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Matthew 26

DAILY DEVOTION

FOR

MONDAY, MAY 1

 

SCRIPTURE: Matthew 26

This is obviously a lengthy chapter that is so full of so many important things.  It is hard for me to pull out just one section and talk about that but because of this limited space and our limited time, that’s what I have to do.

I want to take you to the Garden of Gethsemane.  The story begins in verse 36.  I want you to look specifically in verse 39.  And I want you to notice that Jesus’ prayer was not about going to the cross.  His prayer was about a cup passing from Him.  This same imagery is carried out in verse 42 where Jesus speaks about “drinking it”.

Here’s what I want you to consider.  As Jesus prayed in the garden that night, He knew full well where He was headed.  And He was completely aware of what would happen to Him.  He knew He was going to the cross and He knew that He was going to be crucified.

But as He was praying, He did not shrink back from the cross or from crucifixion.  He asked for “this cup” to pass from Him.  So, we have to ask ourselves what this cup is about.

The cup is symbolic of all of God’s wrath being poured out on all of humanity’s sin.  Jesus did not fear the cross.  But He did not relish taking on the sin of all humanity and then suffering from His Father’s wrath poured out on that sin.  Jesus knew that for the first time in all of history, He would experience all the Father’s pent up wrath against sin.  And He knew that He would have to absorb every ounce of that wrath.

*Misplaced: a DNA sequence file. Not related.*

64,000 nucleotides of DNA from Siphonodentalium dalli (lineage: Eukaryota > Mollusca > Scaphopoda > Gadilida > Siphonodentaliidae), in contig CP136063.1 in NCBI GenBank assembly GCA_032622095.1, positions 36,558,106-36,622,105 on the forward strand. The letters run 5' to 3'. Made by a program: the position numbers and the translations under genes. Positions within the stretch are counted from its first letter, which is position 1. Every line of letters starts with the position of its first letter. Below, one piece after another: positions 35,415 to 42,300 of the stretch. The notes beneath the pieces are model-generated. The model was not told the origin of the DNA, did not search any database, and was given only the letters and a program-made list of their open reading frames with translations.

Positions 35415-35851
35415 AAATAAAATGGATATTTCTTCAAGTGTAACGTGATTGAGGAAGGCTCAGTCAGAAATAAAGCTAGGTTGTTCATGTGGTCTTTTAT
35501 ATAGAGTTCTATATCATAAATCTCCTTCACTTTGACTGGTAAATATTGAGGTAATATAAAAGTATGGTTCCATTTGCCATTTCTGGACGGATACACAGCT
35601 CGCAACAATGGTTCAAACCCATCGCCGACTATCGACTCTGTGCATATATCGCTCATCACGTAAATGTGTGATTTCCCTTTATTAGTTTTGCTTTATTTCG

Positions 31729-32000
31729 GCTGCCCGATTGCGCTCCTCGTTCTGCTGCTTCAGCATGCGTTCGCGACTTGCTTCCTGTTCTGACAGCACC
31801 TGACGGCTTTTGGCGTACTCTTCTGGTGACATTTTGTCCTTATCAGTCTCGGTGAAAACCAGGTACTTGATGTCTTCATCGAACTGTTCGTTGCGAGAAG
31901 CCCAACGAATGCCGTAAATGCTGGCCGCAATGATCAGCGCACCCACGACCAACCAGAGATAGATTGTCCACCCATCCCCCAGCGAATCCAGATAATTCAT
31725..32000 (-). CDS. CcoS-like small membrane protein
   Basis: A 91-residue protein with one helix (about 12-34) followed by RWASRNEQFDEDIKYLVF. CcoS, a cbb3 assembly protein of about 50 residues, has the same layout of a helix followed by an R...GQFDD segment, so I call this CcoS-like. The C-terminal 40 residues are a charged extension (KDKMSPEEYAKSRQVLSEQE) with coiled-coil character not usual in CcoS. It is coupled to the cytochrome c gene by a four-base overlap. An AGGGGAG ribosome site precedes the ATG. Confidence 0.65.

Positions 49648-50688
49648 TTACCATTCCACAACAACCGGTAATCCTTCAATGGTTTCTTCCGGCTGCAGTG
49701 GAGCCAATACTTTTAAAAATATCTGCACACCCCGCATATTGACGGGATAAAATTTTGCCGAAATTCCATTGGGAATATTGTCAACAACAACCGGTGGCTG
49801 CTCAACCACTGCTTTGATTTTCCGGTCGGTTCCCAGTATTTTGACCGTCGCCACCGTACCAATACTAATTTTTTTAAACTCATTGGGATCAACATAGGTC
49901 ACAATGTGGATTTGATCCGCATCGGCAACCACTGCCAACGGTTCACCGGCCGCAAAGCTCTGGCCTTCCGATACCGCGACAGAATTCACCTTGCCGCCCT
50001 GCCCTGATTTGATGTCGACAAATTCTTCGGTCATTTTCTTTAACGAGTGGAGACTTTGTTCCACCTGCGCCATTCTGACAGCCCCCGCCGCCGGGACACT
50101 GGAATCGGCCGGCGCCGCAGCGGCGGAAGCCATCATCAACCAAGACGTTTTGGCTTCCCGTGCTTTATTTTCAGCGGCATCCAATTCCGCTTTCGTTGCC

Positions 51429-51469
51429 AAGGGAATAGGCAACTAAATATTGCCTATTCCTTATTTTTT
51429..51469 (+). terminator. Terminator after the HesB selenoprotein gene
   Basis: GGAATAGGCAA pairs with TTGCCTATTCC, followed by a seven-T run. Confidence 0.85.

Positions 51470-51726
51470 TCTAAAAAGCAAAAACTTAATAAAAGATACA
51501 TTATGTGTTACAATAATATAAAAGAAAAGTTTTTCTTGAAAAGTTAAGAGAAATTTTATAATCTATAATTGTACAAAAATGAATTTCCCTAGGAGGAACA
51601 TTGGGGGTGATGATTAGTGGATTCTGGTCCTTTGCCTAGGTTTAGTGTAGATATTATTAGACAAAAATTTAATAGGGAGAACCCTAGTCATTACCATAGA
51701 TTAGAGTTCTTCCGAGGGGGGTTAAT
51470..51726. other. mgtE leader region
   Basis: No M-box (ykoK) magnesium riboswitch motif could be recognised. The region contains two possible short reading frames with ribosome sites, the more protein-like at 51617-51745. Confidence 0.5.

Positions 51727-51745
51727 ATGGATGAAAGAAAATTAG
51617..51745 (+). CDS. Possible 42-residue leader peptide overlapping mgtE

Among other things this simply means that the cross did not kill Jesus.  He did not die because of the crucifixion.  His death was the result of the penalty of sin.  Remember the Bible says, “The wages of sin is death.”  Yes, Jesus died on the cross.  But He did not die because of the cross.  He died because of your sin and mine.

We know from historical accounts that death by crucifixion took a very long time.  Although Jesus hung on that cross for several hours, He died much sooner than the Romans expected.  In fact, in some of the other Gospels, the Roman soldiers were breaking the legs of the two thieves crucified with Jesus.  (The reason they did that was to speed up death.)  But when they got to Jesus to break His legs, they discovered He was already dead.  In fact, one of the soldiers actually jabbed a spear into Jesus’ side to confirm His death.

My point in all of this is to simply tell you that as gruesome and horrible as the cross was, that is not what caused Jesus the most pain.  The most pain came from the Sinless One taking on our sin.  The most pain came from the wrath of the Father being poured out on the Son.  The most pain came from the Father turning His back on the Son and Jesus dying in complete and total isolation.

Yet, Jesus went to the cross anyway!  Oh what a Savior.  What a glorious Savior.

 

Posted by Joe Ligon with

Matthew 25

DAILY DEVOTION

FOR

FRIDAY, APRIL 28

SCRIPTURE: Matthew 25